I tend to think of draft 2 as the one where I throw my hands up. Yes, I might’ve been able to clarify a few things my 1st one was unclear on. I might’ve been able to come up with a new way to show something, or how to fix some awkward dialogue, or shorten a draggy scene. But the overall effect, the emotional arc for each character–there’s no way I can tell. Boring parts? I don’t know, it’s all boring when you’ve been staring at it for a month or two, isn’t it? And so I send it off to someone I trust to tell me, “Hey, smarty pants, that thing you were trying to say? Yeah, not on the page. At all.”

Just the sending is a relief. Keeps me from picking uselessly at the poor thing. All the gods bless the beta readers.

Right, a sample. How about the first lines?

The moment my fist impacted with David Mullen’s face, I knew I was not intended for the priesthood. An explosion of pain in my right knuckles, the crunch of his lip into his teeth, and ruby droplets flew through the air like spilled communion wine. Mullen hit the ground wailing.

Hand still clenched, I said, “Next time you insult a man’s mother, you’ll know what to expect.”

Soon after, Jonesy admits to us, “I have no mother to insult, of course.” But that’s not the point.

—————-
Now playing: The Beatles – Ob-La-Di, Ob-La-Da
via FoxyTunes

Yes, there is a down side to writing historically oriented fiction…

17 Apr

I won’t admit that often, but it’s 3am and so I’ve officially spent 10 hours of my day collating my last week of newspaper research and a few sundry details I found here and there with the draft of the novella–which already had the early research incorporated, luckily, or it would’ve been even uglier than it is right now:

June-Aug, 1856. Busy, busy boy.

That’s June-August in the life of my Jonesy. Also, Washington City, Georgetown, and sundry other places of note at the time such as California, Texas, the Carolinas, and perhaps most importantly, Kansas. The backs of each page are scribbled with the evolution of attitudes towards events in those particular places and anecdotes/gossip that may or may not prove relevant.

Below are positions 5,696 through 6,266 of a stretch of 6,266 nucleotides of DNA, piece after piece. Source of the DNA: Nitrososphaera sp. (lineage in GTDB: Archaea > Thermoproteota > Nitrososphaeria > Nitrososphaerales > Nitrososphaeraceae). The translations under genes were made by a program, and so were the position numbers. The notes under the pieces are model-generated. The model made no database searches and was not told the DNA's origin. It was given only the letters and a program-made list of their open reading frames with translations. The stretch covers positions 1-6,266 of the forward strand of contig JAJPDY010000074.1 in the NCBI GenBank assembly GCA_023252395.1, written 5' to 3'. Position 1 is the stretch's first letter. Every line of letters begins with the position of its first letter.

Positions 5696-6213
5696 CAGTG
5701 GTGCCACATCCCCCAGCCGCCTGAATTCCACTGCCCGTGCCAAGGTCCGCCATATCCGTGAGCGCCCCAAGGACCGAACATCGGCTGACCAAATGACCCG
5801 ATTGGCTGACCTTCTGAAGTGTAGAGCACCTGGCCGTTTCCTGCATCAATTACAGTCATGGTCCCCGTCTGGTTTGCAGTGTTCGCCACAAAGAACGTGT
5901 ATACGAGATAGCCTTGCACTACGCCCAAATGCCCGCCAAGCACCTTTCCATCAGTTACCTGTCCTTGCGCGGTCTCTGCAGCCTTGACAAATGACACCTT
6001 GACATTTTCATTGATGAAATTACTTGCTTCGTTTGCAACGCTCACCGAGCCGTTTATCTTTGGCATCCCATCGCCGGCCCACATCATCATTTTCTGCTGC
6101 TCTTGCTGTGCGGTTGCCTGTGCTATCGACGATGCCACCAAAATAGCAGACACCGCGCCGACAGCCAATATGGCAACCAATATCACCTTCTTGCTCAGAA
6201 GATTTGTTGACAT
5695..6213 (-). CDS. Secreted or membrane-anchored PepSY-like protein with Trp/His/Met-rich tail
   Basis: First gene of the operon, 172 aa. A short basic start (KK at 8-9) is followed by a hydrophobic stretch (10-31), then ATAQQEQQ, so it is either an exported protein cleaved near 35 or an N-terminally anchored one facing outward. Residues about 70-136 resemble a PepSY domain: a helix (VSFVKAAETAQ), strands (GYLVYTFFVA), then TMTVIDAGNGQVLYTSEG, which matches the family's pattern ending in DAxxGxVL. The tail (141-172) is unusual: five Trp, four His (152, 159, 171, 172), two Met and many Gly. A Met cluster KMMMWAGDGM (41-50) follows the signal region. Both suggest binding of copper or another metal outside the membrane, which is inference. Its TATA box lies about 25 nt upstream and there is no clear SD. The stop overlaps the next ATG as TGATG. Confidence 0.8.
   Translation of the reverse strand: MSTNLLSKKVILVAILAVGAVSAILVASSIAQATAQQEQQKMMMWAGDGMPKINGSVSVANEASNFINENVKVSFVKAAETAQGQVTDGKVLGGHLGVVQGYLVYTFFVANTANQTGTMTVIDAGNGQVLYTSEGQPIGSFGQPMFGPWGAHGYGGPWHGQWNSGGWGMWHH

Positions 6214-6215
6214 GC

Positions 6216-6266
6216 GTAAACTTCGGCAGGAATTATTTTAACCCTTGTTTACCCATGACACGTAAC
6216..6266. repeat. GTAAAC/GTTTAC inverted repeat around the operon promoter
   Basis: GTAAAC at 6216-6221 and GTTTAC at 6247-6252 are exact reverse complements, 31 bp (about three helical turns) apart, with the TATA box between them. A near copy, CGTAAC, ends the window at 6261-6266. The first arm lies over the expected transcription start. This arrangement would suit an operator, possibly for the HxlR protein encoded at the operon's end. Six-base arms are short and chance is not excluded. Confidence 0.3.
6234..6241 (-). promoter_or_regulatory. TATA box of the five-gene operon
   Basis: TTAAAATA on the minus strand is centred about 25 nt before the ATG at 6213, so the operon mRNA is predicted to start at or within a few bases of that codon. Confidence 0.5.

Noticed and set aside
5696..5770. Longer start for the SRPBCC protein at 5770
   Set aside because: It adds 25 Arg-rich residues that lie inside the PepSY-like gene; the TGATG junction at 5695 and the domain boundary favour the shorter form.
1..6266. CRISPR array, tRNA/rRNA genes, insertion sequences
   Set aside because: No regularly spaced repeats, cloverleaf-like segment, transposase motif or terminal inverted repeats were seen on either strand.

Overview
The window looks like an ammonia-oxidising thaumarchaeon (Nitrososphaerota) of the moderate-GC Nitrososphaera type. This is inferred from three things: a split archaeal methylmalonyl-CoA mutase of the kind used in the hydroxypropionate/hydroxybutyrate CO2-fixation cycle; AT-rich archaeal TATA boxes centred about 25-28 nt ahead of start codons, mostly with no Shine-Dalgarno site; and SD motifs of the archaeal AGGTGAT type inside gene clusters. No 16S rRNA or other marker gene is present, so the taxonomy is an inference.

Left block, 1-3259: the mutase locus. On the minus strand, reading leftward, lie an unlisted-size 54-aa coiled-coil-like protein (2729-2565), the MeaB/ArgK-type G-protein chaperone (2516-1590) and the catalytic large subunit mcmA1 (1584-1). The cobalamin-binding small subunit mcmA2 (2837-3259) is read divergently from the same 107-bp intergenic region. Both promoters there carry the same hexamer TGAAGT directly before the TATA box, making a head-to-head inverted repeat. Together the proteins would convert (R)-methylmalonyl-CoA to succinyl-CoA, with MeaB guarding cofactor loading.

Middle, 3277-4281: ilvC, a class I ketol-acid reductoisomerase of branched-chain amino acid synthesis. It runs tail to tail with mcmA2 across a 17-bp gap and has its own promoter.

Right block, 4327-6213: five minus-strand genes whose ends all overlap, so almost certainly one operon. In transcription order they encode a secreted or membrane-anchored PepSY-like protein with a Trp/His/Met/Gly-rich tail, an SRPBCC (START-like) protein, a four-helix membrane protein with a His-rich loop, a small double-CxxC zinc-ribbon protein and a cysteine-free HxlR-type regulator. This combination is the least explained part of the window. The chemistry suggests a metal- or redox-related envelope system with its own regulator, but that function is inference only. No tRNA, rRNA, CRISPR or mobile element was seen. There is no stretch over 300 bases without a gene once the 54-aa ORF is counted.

My madness. Let me show you it.

Unfortunately, Jonesy didn't have access to Google Calendars.

You’d think this would make me feel super accomplished and responsible and stuff. But instead, I’m sat here going, “Fuck, is this story even good enough to be WORTH this kind of organizational effort?” Which is what we all do, I know, when we get tired.

The answer, as usual, is that it’s not like I have a choice in the matter, because clearly I’m totally caught up in it. So I’d better just go ahead and keep on full steam and trust that someone will read it and tell me to knock it off if it’s terrible. (Before, you know, the intended publisher sees it and has to do it.) See, it’s not drive and commitment that keeps us going, is it? It’s more like despair. That’s not even a complaint, really. When you just give in and go along for the ride, sometimes it’s pretty fun.

And look at it, it’s like art! Thank god for that multi-colored Smithsonian pen Jen bought me last year at Air & Space…

Also, that’s an awesome run-on sentence in the beginning of this post. To bed with me. Hope your weekends are going well!